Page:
RE: ABAQUS - buried pipeline modelling

All the way around,




RE: ABAQUS - buried pipeline modelling

It would help if we could understand where this weld is.

Is it on a straight fully restrained portion of pipeline or coming into a bend or other location where you have bending moments and expansion forces etc?

For the former then Ok, modelling a straight potion and applying tensile or compressive forces to the pipe plus soil load etc seems ok, but not for the anything else.

I'm a little surprised abaqus doesn't already cover this in their manual or help pages.

And is this weld defect only now found after inspection and having been in service a long time?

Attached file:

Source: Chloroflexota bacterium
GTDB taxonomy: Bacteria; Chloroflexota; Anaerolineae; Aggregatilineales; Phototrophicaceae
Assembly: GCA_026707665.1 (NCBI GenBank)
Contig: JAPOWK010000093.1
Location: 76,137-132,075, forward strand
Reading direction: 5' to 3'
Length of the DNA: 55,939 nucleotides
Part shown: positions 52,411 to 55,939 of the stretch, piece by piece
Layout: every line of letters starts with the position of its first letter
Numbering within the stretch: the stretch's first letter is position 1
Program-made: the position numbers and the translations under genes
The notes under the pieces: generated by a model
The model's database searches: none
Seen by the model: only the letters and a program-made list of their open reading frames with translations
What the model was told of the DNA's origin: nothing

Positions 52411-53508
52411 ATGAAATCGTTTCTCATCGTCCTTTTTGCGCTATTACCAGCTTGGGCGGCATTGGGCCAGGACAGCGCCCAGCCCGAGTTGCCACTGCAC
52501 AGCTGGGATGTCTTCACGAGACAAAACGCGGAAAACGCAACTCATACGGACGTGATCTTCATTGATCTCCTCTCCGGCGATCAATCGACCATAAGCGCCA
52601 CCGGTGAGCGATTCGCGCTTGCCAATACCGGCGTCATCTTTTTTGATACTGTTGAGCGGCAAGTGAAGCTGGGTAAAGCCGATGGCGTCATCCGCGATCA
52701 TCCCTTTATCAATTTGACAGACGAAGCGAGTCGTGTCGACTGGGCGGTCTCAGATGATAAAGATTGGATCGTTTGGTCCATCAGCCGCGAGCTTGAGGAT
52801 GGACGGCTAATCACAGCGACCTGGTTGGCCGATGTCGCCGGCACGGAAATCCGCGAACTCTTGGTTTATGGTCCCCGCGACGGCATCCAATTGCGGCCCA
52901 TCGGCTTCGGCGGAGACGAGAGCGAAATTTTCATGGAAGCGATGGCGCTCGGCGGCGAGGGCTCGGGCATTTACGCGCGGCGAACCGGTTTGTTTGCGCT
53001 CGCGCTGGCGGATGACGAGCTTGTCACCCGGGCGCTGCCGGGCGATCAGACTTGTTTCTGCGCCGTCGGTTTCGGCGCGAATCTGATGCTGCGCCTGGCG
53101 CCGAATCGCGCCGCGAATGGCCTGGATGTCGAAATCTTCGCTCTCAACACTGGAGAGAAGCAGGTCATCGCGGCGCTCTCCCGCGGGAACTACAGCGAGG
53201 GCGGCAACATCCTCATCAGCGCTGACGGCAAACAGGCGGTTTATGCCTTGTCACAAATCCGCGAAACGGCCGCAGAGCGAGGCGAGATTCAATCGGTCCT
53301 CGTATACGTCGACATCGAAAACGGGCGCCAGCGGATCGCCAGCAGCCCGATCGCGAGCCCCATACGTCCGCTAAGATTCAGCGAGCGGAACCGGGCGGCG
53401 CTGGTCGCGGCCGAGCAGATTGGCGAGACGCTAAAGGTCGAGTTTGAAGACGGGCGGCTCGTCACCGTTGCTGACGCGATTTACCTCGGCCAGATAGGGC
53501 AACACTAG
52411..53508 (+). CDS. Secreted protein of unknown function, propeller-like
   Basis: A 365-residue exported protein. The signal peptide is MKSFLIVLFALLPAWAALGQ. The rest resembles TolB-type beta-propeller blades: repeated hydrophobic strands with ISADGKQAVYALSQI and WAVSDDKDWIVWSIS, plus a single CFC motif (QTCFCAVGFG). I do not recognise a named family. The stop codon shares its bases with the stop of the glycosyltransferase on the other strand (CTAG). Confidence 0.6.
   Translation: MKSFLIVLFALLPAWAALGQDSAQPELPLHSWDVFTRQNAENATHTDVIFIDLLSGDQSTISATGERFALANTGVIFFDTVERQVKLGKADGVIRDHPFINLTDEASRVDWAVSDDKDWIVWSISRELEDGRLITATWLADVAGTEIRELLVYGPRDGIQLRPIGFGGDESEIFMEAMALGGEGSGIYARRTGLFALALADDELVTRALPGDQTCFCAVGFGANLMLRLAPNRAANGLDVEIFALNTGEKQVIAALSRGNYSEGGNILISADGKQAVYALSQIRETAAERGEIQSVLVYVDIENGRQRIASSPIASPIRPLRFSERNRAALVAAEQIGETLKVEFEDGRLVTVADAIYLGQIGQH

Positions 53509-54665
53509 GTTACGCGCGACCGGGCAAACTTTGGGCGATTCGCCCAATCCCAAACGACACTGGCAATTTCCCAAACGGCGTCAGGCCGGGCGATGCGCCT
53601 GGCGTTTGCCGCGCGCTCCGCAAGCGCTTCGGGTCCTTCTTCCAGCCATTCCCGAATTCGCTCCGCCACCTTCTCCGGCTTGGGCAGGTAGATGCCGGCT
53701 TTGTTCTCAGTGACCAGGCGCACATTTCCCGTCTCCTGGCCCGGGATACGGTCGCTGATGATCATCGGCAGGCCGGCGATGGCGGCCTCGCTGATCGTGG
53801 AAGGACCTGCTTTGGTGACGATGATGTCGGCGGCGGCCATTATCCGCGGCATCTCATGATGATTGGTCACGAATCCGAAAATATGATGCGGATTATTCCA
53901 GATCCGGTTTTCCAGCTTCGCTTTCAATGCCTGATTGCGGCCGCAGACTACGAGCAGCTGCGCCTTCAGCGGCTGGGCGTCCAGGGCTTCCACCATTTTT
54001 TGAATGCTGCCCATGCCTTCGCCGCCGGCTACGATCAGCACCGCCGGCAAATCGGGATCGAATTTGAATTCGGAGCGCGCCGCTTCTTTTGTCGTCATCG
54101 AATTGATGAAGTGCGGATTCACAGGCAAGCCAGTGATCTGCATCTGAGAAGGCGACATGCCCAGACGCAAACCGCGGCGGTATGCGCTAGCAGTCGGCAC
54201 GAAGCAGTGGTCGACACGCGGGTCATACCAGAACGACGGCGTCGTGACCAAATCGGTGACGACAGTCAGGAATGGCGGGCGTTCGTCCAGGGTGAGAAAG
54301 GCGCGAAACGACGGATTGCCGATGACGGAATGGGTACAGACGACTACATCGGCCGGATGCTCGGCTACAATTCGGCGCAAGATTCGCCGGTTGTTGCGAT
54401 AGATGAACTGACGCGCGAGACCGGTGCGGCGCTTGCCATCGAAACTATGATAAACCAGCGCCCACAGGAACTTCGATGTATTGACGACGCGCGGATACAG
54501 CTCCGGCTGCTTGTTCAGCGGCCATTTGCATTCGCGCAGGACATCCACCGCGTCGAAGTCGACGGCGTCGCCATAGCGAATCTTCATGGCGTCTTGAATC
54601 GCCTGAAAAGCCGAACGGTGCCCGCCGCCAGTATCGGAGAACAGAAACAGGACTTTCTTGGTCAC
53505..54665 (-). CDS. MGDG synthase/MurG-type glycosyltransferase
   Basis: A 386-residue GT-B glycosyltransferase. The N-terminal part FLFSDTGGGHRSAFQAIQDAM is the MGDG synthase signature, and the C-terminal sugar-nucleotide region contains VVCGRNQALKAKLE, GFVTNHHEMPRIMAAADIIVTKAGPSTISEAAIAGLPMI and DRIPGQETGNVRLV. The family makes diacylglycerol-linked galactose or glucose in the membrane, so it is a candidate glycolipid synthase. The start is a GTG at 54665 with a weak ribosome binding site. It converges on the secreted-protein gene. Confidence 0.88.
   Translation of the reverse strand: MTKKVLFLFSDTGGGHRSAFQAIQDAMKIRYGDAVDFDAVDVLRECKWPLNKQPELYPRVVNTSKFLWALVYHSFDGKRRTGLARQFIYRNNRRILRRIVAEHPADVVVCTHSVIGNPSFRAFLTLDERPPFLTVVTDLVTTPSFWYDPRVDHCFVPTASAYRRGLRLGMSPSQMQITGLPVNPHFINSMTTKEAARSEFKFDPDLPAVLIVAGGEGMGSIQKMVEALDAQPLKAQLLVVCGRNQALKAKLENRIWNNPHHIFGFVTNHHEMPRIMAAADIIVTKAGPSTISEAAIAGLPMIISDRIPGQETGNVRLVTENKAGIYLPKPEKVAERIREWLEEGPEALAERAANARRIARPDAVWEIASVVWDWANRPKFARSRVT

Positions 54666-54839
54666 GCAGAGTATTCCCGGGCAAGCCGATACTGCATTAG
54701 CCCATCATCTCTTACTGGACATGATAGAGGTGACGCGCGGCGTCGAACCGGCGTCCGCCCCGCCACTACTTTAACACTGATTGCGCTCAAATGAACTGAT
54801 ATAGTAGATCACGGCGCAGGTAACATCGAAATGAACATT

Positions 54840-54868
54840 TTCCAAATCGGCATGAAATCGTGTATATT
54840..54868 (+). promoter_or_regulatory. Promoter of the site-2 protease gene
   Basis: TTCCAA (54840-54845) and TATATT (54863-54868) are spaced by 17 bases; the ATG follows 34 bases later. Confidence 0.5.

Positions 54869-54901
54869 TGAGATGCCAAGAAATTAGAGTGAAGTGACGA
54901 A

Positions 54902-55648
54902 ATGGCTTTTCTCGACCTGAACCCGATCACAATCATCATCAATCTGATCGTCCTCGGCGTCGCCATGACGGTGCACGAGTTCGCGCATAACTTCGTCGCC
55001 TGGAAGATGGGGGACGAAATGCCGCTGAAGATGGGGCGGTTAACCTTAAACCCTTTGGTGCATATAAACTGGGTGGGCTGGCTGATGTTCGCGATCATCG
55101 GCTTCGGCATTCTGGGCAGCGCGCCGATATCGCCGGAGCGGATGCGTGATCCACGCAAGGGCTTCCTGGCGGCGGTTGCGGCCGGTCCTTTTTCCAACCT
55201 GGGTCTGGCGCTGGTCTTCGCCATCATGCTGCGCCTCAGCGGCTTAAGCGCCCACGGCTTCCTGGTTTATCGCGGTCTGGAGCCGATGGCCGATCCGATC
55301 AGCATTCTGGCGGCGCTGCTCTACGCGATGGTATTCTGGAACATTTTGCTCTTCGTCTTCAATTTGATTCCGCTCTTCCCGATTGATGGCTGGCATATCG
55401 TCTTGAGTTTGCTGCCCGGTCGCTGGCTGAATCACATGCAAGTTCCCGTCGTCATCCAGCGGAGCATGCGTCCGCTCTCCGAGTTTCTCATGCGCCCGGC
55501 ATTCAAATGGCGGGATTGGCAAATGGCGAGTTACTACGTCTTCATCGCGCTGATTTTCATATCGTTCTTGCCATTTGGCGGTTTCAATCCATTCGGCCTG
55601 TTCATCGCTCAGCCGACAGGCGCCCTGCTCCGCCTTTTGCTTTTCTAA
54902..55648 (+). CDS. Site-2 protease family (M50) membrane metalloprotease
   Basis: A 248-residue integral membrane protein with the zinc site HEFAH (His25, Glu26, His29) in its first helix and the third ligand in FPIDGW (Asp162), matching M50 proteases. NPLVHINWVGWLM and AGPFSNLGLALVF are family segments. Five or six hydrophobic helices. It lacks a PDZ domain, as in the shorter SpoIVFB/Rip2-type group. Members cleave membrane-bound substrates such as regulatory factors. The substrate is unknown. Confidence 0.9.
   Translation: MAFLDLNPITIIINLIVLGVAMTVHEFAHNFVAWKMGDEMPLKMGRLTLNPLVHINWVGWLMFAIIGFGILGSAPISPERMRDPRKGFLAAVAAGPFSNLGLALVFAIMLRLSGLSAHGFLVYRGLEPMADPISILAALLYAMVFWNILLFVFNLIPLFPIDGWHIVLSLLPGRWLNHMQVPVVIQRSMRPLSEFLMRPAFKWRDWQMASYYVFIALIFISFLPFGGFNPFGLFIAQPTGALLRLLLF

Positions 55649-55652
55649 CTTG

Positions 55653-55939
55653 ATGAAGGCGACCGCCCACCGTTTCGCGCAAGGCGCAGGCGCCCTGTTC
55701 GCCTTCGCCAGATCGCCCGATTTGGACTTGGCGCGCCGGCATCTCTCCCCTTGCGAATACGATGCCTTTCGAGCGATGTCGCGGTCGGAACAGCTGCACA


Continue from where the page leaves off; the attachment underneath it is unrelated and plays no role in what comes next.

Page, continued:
Remember - More details = better answers
Also: If you get a response it's polite to respond to it.

RE: ABAQUS - buried pipeline modelling

(OP)
Hi LittleInch

Yes, its on a straight section at 12 o'clock position. Defect found after some years of operation; it doesn't pass the analytical checks & hence FEA to take a closer look. Not believed to be a serious issue but require some analysis to back it up. Also the reason why the soil modelling should be fit-for-purpose - which I think the soil pressure approach would achieve.

I've not found anything directly in the manual. Came across lots of complicated pipe-soil models etc. but not something similar.

Cheers.

RE: ABAQUS - buried pipeline modelling

I've never seen soil modeled any other way but pressure in pipeline, foundation, retaining wall, tunneling, well, or geologic works.

Red Flag This Post